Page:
By LORRAINE V. MURRAY, Commentary | Published August 20, 2015
Grief hits like a virus. One moment you’re flat on your back weeping, and the next you’re marveling at how well you’re doing—“I went to the grocery store, paid three bills and fed the hamster”—until a wave of blackness comes from some unknown sea and knocks you down again.
The sadness sneaks up and seizes your heart, making your pulse soar as you glance around to see what monster might be stalking you—but there is none.
In fact, the world is still the same, with the sun flaming in the sky each morning, and dusk gently putting out the fire each evening. Hummingbirds still hover over the feeder, the chipmunk begs for seeds—and children scurry down the block on their way to school.
The world is the same, yet it is completely and utterly different because the one I shared it with is gone. My husband, Jef, the man I called “honey bear,” “fuzzy guy” and “Bubba,” is standing on a distant shore in a faraway place that I cannot see—while I’m in a boat slowly moving downstream.
He literally walked out the door and then out of my life, after a heart attack took him from me. I’m sad that I wasn’t with him when he died, but also grateful that the man who found him was a doctor who spotted him lying on a lawn about a mile from our house, called for help—and began CPR immediately.
By the time I got to Emory Hospital, where the ambulance had taken my beloved, I was panic-stricken and desperately praying—“Please, God, please, take care of him”—but it was too late.
I had expected to walk into a room and see him sitting there smiling, ready to share his adventures, but instead he was lying peacefully on the hospital table, looking like I’ve seen him so many times when he was asleep beside me.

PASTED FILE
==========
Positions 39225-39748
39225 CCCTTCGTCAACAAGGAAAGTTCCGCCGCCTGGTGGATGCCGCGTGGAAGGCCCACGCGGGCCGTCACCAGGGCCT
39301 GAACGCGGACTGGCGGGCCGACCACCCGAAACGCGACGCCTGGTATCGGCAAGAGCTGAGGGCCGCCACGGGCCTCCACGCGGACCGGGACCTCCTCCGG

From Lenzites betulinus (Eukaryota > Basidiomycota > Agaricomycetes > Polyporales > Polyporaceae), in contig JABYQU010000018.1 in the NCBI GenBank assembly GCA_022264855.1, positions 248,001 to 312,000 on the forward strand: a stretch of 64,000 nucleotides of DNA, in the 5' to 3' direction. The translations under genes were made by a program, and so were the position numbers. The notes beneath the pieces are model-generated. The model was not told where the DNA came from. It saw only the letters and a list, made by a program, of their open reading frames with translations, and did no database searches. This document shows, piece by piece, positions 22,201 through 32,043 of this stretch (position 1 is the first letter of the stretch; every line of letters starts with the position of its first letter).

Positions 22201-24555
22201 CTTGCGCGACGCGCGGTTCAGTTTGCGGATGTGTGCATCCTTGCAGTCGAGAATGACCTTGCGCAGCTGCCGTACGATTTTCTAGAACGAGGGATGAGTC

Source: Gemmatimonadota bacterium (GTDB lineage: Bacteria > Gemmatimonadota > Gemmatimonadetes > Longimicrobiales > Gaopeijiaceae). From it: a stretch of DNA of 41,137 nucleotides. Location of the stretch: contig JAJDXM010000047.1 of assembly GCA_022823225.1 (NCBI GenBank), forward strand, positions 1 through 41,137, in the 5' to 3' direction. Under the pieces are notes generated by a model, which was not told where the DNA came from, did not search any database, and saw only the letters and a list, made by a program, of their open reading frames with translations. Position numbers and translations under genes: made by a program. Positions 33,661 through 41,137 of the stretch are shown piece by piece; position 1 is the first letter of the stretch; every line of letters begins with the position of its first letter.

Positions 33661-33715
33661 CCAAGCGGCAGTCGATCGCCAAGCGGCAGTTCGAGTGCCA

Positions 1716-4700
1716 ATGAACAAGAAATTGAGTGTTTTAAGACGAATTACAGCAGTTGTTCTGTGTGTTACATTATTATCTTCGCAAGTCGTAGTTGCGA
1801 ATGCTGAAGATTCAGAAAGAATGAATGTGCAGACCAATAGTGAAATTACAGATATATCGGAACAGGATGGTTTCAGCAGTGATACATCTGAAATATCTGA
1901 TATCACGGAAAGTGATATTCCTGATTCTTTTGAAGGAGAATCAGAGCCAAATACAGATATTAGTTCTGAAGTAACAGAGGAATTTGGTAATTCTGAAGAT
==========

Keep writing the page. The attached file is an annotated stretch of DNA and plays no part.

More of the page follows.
He wasn’t slumbering, though, he was gone. At 55 and with no warning at all, he left this earth to journey to the land beyond time, a realm beyond my reach.
Grief is like going mad because you get up to find a butter knife and come back to the table with a pen. You are surrounded by brownies, chocolates and ice cream, but it takes a gargantuan effort to choke down a turkey sandwich.
You’re not angry at God but irrationally incensed when the hairdresser cuts your hair too short, and absolutely furious when the furniture delivery is delayed. You go for hours without crying, and then become hysterical when you see his shoes lined up by the door.
But even in the darkest times, there are moments of grace. The other night as my niece Chrissy and I were looking out the front window, we saw a parade of bluebirds, goldfinches, doves, hummingbirds and chipmunks—and the grand finale was a creature whose absence Jef and I had lamented during the summer months.
Seemingly out of nowhere a dark brown rabbit emerged from the undergrowth and sat before us, munching nonchalantly on leaves. “I wouldn’t be surprised,” I remarked, “if a white horse were to show up next.”
That hasn’t happened yet, but I fully believe it is possible. My husband, after all, left me in a magical kingdom surrounded by his artwork, which shows marvelous mythical beings like unicorns, a sleeping dragon and a bear reading a book.
We both knew the magic couldn’t last forever, but whenever we discussed death—usually on the deck while eating one of his gourmet meals—my love would remind me, “We only have this moment.”
Over and over the scenes replay in my head—the phone ringing, the mad dash to the hospital, the utter confusion when I ended up in the “family consultation” room, the blur when the doctor said, “We did everything we could.”
He was my best friend, my sweetheart, my soulmate and my confidante. He was a man of deep faith, who loved the Lord Jesus Christ and radiated his love.
At first I did picture him standing on a distant shore while I was in a boat moving slowly away from him—but at Mass this morning, I realized I’m not voyaging alone.
He’s still with me in some mysterious way, and together we will continue the journey toward the land beyond time—where, I hope, all my tears will finally be wiped away. Until then, goodbye, my dearest love!
Lorraine’s email is email@example.com.